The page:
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Lateral view of a Male Baetis (Baetidae) (Blue-Winged Olive) Mayfly Dun from Mystery Creek #43 in New York
Blue-winged Olives
Baetis

Tiny Baetis mayflies are perhaps the most commonly encountered and imitated by anglers on all American trout streams due to their great abundance, widespread distribution, and trout-friendly emergence habits.

27" brown trout, my largest ever. It was the sub-dominant fish in its pool. After this, I hooked the bigger one, but I couldn't land it.
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Sayfu
Posts: 560
Sayfu on Aug 18, 2011August 18th, 2011, 8:03 am EDT
I'm on rivers a lot, and floated down, and set up on a big gravel bar. In the shallows was a bug that could move fast on the surface...long legs, and antennae I believe. It was large, say a size #6 and had good sized, flat, dark down wings over its body like a stonefly. I'd guess a type of cranefly? Is that enough info for one of you to take a shot at identifying it?
Taxon
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Plano, TX

Posts: 1311
Taxon on Aug 18, 2011August 18th, 2011, 9:36 am EDT


Water Strider - an aquatic true bug (hemipteran)
Best regards,
Roger Rohrbeck
www.FlyfishingEntomology.com
Adirman
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Monticello, NY

Posts: 479
Adirman on Aug 18, 2011August 18th, 2011, 3:15 pm EDT
Yeah, I see those striders all the time but its been my experience that the trout pretty much ignore 'em. I'm not saying that a pattern imitating 'em wouldn't be productive from time-to-time but I've watched trout rise to this or that and move right by sriders, completely ignoring them!! What's up w/ that?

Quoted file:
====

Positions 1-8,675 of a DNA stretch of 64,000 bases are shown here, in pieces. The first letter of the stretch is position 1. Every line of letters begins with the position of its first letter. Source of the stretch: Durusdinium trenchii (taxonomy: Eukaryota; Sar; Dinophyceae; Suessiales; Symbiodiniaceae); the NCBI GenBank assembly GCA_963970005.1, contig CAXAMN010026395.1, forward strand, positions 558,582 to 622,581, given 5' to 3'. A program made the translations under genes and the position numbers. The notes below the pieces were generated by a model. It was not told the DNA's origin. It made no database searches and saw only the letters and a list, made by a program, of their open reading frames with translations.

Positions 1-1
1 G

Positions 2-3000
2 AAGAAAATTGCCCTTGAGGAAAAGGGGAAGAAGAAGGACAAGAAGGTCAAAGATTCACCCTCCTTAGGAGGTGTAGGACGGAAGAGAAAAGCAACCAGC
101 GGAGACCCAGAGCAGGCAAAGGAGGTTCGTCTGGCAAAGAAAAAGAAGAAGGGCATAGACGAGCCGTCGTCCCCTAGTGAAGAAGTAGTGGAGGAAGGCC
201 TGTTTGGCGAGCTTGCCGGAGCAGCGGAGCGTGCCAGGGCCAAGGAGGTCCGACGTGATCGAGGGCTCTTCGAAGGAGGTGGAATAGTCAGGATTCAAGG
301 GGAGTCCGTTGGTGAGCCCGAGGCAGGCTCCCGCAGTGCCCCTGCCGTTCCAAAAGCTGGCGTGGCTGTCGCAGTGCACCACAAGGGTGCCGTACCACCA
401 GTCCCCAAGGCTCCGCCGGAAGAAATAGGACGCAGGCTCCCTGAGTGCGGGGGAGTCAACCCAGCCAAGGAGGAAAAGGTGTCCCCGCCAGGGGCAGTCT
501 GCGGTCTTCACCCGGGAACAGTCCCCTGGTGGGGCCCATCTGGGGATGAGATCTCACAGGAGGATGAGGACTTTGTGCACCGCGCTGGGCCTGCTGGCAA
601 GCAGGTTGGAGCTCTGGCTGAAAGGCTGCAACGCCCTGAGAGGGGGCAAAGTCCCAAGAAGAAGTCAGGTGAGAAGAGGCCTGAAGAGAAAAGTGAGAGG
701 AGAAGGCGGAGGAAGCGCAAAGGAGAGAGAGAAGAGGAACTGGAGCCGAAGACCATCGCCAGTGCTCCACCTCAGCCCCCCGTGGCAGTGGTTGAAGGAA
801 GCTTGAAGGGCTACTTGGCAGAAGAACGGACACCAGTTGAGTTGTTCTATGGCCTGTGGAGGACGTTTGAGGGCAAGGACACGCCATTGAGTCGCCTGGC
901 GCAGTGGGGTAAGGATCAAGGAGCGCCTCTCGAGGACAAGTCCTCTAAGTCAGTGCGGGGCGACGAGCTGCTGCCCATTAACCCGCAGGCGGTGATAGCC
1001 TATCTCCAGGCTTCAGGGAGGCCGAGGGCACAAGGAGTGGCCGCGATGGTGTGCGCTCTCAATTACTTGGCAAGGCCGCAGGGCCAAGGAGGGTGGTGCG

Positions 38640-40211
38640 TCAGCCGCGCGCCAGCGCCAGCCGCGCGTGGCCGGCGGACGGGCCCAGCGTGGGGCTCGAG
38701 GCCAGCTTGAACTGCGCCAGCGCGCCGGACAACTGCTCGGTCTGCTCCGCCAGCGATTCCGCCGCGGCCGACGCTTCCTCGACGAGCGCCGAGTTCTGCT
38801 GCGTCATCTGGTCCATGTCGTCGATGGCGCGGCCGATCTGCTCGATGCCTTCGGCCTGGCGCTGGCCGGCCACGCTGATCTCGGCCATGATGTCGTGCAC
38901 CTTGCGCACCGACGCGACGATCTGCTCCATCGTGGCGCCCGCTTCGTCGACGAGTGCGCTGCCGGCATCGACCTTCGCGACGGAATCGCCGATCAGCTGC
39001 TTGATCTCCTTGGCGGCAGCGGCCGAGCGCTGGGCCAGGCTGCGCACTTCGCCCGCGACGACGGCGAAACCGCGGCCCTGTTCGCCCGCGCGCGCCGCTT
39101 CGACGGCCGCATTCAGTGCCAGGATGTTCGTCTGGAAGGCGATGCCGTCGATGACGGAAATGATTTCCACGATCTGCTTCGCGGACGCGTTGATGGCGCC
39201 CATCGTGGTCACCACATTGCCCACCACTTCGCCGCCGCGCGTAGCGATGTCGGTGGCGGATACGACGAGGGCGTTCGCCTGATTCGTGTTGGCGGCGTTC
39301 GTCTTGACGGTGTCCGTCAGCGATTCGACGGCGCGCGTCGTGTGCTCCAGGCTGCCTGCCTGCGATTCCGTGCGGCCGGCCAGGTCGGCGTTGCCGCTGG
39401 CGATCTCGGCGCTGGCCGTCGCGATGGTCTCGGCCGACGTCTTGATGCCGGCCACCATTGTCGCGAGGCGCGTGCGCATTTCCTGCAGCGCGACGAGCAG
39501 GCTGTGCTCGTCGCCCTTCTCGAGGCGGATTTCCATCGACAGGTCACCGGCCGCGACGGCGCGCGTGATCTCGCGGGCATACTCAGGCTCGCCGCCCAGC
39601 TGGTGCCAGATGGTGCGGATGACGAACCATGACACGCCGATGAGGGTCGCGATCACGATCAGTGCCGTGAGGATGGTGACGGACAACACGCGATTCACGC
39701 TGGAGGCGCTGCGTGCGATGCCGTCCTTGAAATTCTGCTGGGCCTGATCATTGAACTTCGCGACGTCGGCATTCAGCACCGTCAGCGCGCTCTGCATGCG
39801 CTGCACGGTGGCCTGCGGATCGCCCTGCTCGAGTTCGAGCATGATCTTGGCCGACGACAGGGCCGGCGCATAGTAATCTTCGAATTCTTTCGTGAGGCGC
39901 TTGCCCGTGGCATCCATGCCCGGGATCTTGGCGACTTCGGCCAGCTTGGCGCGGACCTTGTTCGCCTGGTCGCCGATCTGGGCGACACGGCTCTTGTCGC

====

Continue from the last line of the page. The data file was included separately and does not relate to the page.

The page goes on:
Taxon
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Taxon on Aug 18, 2011August 18th, 2011, 4:07 pm EDT
Adirman-

There are several reasons that I've heard, one that they don't taste good, and another that they are so adept at dodging fish, that the fish learn to simply avoid them.
Best regards,
Roger Rohrbeck
www.FlyfishingEntomology.com
Adirman
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Monticello, NY

Posts: 479
Adirman on Aug 18, 2011August 18th, 2011, 4:28 pm EDT
huh!! Interesting! Makes sense to me. Do you remember where you got this info? I don't doubt what you say would just like to learn more about this if possible.

thanks,

Adirman
Taxon
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Taxon on Aug 18, 2011August 18th, 2011, 8:24 pm EDT
Adirman-

The following is a quote from The Gerridae or Water Striders of Oregon and Washington (Hemiptera:Heteroptera) by Gary M. Stonedahl and John D. Lattin, April 1982, and appears on page 3/36 of the linked document.

Water striders are very conspicuous and may occur in large groups, but they are rarely eaten by other aquatic animals such as fish. Scent gland secretions are believed to be responsible for this apparent immunity.


As to the second (possible) reason I listed for their seldom being targeted by fish, that being their skill at avoiding a pursuing fish, I can only tell you that I have only read it once, and that was many years ago, but the story had a sufficient ring of credibility, that I remembered and repeated it here.

It is also said that fish only feed on water striders when the the fish are starving, and water striders are the only available food source.
Best regards,
Roger Rohrbeck
www.FlyfishingEntomology.com
Sayfu
Posts: 560
Sayfu on Aug 19, 2011August 19th, 2011, 4:31 am EDT

You got it! Don't think I've ever seen one of those. I had the feeling that fish wouldn't be interested in them. Thanks for the response. From now through Sept. we get Classenia (sp?) the Fall golden stone on the SF of the Snake in our Canyon area. Interesting insect. The males have short wings, and scurry around on the island rocks, and when they get blown in the water they scurry across the top not being able to fly very well. A chernobyl, in a brown underbody fished dead drifted and then at the end of the drift you raise your rod tip, and allow the fly to skate. You can get some violent strikes on browns, or cutthroats. They call them mutants, but the females are large stones that can fly well. It is only the males that are mutant.

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